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Southside Johnny and the Asbury Jukes

From Southside to Tyneside

(Dream Catcher; US: Available as import; UK: 28 Apr 2008)

American Music for British Consumption

Southside Johnny and the Asbury Jukes have been considered the second best bar band to come out of southern New Jersey ever since Bruce Springsteen blew in off the boardwalk. Johnny’s trademark rough and gruff vocals always made him sound like a sincere soul man who has suffered for his art, even when he sings a happy song. And the blaring horn and pounding percussion sections of the Jukes turned every tune into a life and death match for the heart of the listener. These cats didn’t make just music. They went to war.

Times have changed. Band members have come and gone. Johnny’s gotten older. But that doesn’t seem to have mattered. Or as Johnny sings, “Some Things Just Don’t Change”. The essence of Southside Johnny and the Asbury Jukes remains the same. Close your eyes and listen to this live double-disc set and you’ll swear it’s still 1970-something. (The music was actually recorded at the Opera House in Newcastle, UK back in 2002 but just released on CD. It was previously available only on DVD.) You’ll feel the sweat of the person next to you and hear her pounding heart. You’ll smell the stale beer spilled on the floor and thirst for a fresh one. Goddamn, it feels good to go back.

Johnny sings some old songs and belts out new ones with equal verve and passion. It doesn’t always matter what the words are. He croons out obscure classics by Tom Waits, Carole King/Gerry Goffin, and the Boss mixed with those by Little Steven and himself with equal delight. The feeling’s always the same one. It’s you and me against the world, baby. Hold on tight. Life is a hard road. There are lots of bumps, twists and turns. We might never get to where we are going, but it’s one helluva journey.

The repartee between Johnny and the crowd reveals the intimacy they feel for each other. He addresses them as partners, telling them that they don’t want to hear the slow songs when the groove is tight or cursing them to make a point. And people in the audience aren’t shy about shouting requests or even asking what he’s drinking. This isn’t heckling. It’s the kind of response made between friends that care for each other and show that they are paying attention.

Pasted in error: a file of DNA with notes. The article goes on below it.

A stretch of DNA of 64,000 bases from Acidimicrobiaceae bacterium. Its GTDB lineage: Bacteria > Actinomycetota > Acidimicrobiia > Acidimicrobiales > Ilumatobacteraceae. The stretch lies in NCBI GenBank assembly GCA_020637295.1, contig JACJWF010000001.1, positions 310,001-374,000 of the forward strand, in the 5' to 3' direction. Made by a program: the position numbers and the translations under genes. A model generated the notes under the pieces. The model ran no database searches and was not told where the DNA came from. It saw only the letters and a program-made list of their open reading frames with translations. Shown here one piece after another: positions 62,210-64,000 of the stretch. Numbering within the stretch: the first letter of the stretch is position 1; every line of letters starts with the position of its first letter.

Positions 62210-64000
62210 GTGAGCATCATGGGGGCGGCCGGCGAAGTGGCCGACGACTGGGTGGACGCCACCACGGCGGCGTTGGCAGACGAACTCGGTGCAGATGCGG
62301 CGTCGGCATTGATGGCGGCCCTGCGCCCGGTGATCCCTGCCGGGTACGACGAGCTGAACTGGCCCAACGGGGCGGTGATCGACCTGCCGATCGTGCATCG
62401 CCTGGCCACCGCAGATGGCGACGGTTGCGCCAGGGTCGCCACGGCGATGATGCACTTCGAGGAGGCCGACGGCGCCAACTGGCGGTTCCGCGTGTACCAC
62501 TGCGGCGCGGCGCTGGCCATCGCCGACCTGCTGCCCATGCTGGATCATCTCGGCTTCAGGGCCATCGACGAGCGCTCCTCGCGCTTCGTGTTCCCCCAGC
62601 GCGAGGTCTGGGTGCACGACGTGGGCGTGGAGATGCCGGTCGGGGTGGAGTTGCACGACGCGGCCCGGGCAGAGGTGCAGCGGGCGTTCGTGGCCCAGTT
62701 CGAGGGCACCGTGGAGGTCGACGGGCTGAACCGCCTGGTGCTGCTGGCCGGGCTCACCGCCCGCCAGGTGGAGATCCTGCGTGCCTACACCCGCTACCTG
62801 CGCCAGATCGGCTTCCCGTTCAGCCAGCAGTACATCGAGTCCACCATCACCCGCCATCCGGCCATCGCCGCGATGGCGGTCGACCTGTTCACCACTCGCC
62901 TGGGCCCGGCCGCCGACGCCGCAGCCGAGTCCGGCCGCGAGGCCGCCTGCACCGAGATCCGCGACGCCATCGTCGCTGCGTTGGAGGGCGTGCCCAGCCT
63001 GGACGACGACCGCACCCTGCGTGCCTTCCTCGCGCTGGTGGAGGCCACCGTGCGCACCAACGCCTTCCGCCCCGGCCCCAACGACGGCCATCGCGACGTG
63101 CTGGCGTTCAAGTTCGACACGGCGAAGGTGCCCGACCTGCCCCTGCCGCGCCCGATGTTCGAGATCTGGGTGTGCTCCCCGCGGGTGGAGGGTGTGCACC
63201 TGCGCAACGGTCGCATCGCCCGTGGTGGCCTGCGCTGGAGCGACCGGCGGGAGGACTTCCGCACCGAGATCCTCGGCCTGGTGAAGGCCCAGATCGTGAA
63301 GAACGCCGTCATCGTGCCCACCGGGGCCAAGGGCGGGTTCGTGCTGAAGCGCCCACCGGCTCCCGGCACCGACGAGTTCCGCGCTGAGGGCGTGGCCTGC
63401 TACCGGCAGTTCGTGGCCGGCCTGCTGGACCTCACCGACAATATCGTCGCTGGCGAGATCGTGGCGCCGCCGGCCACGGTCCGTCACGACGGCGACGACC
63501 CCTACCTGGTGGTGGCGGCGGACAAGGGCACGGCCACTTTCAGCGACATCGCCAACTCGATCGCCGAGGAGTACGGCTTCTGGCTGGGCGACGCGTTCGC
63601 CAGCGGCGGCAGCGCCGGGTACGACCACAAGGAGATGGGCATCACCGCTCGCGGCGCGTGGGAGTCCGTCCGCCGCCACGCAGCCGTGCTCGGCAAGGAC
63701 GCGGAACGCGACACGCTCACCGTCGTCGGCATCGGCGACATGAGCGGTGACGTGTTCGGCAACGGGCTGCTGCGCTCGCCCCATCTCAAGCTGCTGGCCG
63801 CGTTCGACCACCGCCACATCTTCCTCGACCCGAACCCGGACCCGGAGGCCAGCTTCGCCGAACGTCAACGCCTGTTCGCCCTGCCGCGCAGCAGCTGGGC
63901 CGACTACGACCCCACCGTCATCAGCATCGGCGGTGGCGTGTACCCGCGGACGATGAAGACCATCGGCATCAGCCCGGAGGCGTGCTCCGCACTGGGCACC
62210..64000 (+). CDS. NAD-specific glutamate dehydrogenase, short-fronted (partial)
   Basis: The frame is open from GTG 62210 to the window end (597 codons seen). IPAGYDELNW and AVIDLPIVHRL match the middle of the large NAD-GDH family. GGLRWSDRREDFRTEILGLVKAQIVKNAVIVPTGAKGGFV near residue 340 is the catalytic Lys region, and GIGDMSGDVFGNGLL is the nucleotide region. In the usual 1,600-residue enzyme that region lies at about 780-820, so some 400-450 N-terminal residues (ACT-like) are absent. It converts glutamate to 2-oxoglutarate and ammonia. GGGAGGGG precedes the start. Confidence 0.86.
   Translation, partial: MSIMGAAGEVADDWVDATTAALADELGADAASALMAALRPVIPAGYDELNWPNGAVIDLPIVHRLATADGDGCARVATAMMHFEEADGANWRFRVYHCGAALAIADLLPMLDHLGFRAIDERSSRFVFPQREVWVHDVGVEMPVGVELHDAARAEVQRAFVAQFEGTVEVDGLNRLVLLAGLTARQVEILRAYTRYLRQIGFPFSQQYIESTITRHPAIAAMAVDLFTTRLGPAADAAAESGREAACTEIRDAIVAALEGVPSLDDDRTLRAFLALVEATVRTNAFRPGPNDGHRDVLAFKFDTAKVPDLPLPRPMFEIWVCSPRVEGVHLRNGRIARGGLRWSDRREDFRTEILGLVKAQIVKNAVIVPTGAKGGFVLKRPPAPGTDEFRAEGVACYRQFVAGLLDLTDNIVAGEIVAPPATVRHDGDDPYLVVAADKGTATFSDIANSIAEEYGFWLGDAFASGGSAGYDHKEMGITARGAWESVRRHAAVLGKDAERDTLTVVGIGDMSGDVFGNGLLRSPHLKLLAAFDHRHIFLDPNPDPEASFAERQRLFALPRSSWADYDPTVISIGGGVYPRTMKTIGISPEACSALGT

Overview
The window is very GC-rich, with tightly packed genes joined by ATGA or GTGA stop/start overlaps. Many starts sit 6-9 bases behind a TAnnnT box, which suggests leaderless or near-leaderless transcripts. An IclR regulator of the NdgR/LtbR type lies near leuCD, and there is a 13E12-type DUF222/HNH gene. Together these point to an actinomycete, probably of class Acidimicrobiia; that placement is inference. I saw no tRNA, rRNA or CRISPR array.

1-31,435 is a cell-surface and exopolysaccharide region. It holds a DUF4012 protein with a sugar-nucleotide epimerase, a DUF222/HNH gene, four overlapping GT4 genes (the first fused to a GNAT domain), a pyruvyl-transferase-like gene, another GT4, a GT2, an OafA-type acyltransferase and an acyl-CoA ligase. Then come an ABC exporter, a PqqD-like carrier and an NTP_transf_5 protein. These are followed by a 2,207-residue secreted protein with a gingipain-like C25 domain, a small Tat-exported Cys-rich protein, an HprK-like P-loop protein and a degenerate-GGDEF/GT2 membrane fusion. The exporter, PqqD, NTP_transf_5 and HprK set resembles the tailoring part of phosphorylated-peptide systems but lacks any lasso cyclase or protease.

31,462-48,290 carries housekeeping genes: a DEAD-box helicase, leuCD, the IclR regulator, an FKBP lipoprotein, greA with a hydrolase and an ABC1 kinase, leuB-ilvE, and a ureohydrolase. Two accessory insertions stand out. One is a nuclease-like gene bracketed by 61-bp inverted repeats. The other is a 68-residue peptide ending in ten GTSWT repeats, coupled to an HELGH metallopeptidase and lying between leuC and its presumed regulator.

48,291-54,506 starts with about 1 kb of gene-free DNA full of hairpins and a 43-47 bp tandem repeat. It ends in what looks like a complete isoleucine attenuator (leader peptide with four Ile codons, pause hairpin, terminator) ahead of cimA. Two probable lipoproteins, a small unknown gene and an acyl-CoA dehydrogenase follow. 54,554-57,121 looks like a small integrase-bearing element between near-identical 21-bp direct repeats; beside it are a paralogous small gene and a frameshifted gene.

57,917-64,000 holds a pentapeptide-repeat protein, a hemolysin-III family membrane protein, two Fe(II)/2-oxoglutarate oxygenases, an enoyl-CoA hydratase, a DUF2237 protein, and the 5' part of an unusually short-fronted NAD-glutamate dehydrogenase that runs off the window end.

There’s a bitter irony in the fact that this album of pure American music is only available in the United States as an import and performed in front of an enthusiastic British audience. In an age where UK imports like Amy Winehouse and Duffy sing retro soul to enthusiastic young American audiences, veterans like Johnny and the Jukes find salvation across the sea. Oh, these guys are still heroes in Jersey and nearby environs, but the rest of the country couldn’t seem to care less about them. Check out the band’s tour itinerary on the web. They play up and down the Eastern seaboard and then fly to Europe. That’s been the basic pattern for many years. As Johnny sings twice here, once with the Jukes and once by himself, he may not want to go home (re: “I Don’t Want to Go Home”), but home is where the heart is. In this case, it’s in England.


Steven Horowitz has a Ph.D. in American Studies from the University of Iowa, where he continues to teach a three-credit online course on "Rock and Roll in America". He has written for many different popular and academic publications including American Music, Paste and the Icon. Horowitz is a firm believer in Paul Goodman's neofunctional perspective on culture and that Sam Cooke was right, a change is gonna come.

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